Excavations and exhibitions are funded by university institutes and museums. The Swiss Confederation and Canton of Ticino have granted CHF 500,000 for maintenance of features of the mountain. Under the EU INTERREG III Project, CHF100,000 has funded a Management Plan. Following extension, the association of the five mayors of Monte San Giorgio will be responsible for raising the funds needed to manage the Italian section of the site.


Swiss Confederation, Swiss Agency for the Environment, Forests and Landscape - Nature Division, CH 3003 Berne, Switzerland.

Canton of Ticino, Dipartmento di Territorio, Sezione dei Beni Monumentali e Ambientali, Viale S.Franscini 17, CH-6500, Bellinzona, Switzerland.

Fondazioni Monte San Giorgio, Comune di Meride, CH-6866, Ticino, Switzerland.

Municipio del Comune di Viggiù, Via Roma 10, I-21059 Viggiù, Provincia di Varese, Italy.


The principal sources for the above information were the original nominations for World Heritage status and the subsequent extension of the site into Italy.

Anon. (2007). Special issue on Viggiù quarries. Geologica Insubria Volume 10.

Bernoulli, D. & Wiedenmayer, F. (1967). Exkursion nr. 26. Lugano-Mendrisio, Mendrisio-Arzo-Serpiano, Mendrisio-Breggiaschlucht-Chiasso. Geol. Fuhrer Sweiz, 5:441-460.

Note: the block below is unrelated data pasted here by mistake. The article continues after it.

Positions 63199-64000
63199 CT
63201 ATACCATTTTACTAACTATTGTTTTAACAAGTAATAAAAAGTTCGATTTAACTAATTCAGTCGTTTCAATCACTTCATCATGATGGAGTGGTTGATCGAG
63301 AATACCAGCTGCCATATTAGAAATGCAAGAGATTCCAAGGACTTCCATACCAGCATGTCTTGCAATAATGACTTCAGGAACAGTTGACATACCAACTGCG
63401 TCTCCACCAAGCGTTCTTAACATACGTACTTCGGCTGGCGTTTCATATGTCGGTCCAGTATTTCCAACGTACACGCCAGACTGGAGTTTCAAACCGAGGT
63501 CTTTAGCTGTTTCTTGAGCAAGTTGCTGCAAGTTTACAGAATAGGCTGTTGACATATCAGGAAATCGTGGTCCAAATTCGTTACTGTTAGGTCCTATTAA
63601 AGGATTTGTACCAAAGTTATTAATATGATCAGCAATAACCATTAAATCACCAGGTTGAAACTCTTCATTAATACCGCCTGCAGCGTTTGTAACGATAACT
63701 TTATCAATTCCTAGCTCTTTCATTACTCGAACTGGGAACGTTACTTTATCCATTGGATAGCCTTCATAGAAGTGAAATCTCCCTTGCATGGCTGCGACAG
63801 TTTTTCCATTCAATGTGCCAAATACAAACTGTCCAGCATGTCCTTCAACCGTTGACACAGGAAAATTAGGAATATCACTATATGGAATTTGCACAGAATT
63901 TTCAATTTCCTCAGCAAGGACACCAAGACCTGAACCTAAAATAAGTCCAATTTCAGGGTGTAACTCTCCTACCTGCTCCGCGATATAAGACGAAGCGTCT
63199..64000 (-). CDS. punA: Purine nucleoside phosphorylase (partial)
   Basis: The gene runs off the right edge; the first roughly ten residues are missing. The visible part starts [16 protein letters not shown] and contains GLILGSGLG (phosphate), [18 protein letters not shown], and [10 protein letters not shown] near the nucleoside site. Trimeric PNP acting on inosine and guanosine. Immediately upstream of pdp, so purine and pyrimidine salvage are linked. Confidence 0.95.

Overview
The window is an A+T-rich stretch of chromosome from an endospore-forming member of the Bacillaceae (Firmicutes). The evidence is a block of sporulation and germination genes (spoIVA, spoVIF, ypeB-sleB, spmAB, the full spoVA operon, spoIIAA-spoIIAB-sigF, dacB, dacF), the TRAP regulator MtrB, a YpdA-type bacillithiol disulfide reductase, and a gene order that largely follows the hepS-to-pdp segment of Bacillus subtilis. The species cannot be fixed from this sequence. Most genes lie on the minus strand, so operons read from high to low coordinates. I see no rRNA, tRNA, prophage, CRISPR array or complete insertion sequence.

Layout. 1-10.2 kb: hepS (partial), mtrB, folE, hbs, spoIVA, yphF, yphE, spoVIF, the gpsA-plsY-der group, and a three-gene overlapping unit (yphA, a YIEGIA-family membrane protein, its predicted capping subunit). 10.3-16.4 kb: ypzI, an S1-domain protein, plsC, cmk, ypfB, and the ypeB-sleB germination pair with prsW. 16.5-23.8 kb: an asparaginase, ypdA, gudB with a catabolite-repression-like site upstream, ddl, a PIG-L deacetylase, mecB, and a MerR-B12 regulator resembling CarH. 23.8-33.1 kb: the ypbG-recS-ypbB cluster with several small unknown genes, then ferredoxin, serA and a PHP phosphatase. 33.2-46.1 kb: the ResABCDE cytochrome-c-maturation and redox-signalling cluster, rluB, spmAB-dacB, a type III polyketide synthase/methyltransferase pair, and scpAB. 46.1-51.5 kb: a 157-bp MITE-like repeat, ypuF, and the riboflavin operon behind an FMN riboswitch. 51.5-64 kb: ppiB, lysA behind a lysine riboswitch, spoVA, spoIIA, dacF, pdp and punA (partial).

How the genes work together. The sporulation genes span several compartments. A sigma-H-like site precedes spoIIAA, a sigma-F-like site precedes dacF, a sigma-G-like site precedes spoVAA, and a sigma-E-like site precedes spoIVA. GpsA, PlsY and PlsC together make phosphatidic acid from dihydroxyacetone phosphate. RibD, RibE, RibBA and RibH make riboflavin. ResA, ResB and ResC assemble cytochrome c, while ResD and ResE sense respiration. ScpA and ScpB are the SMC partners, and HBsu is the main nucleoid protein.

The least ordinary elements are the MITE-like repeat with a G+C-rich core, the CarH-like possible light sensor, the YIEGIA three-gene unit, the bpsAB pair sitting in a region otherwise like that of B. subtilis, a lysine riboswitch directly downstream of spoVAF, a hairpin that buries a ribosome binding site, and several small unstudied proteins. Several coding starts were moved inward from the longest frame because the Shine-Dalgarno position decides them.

Bottjer, D. et al. (2002). Fossil-Lagerstätten: Jewels of the fossil record. In Bottjer, D. et al. (2002). Exceptional Fossil Preservation: A Unique View on the Evolution of Marine Life. Columbia University Press, New York.

Felber, M.,Gentilini, G., Furrer, H. & Tintori, A. (2000). Geo-Guida del Monte San Giorgio (Ticino/Svizzera-Provincia di Varese/Italia). Geol.Insubr.allegato 5/1 (in German and Italian).

Felber, M. (2005). Il Monte San Giorgio. Edizioni Casagrande, Bellinzona, Italy.

Hao, W., et al. (2006). Advance in studies of the Panxian fauna. Acta Scientiarum Naturalium Universitatis Pekinensis 42: 817-823.

IUCN (2010). World Heritage Nomination – IUCN Technical Evaluation. Monte San Giorgio (Italy). Gland, Switzerland.

Kälin, O. & Trümpy, D. (1977). Sedimentation und paläotektonik in den westlichen Südalpen: zur triasisch-jurassischen geschichte des Monte Nudo-Beckens. Eclogae Geol. Helv. 70 (2): 295-350.

Kuhn-Schnyder, E. (1963). Wege der Reptiliensystematik. Palaont.Z. 37/1-2: 61-87.

---------- (1976). Guida al Museo Paleontologico di Meride. 31 pp.

Molinari, M., Felber,M., Serretti, S., Furrer,H., Tintori, A. & Baumgartner,S. (2002). Nomination of Monte San Giorgio for Inclusion on the World Heritage List. Agency for the Environment, Forests and Landscape (SAEFL), Bern. 56pp, Appendices 277 pp.+ 5maps. [Bibliography of over 800 references]

Museo Cantonale di Storia Naturale (1990). Introduzione al Paesaggio Naturale del Cantone Ticino, 1. Le Componente Naturali. Dipartimento dell'Ambiente, Bellinzona, 484 pp. Monte San Giorgio Website:


August 2002. Revised 3-2007, July 2011.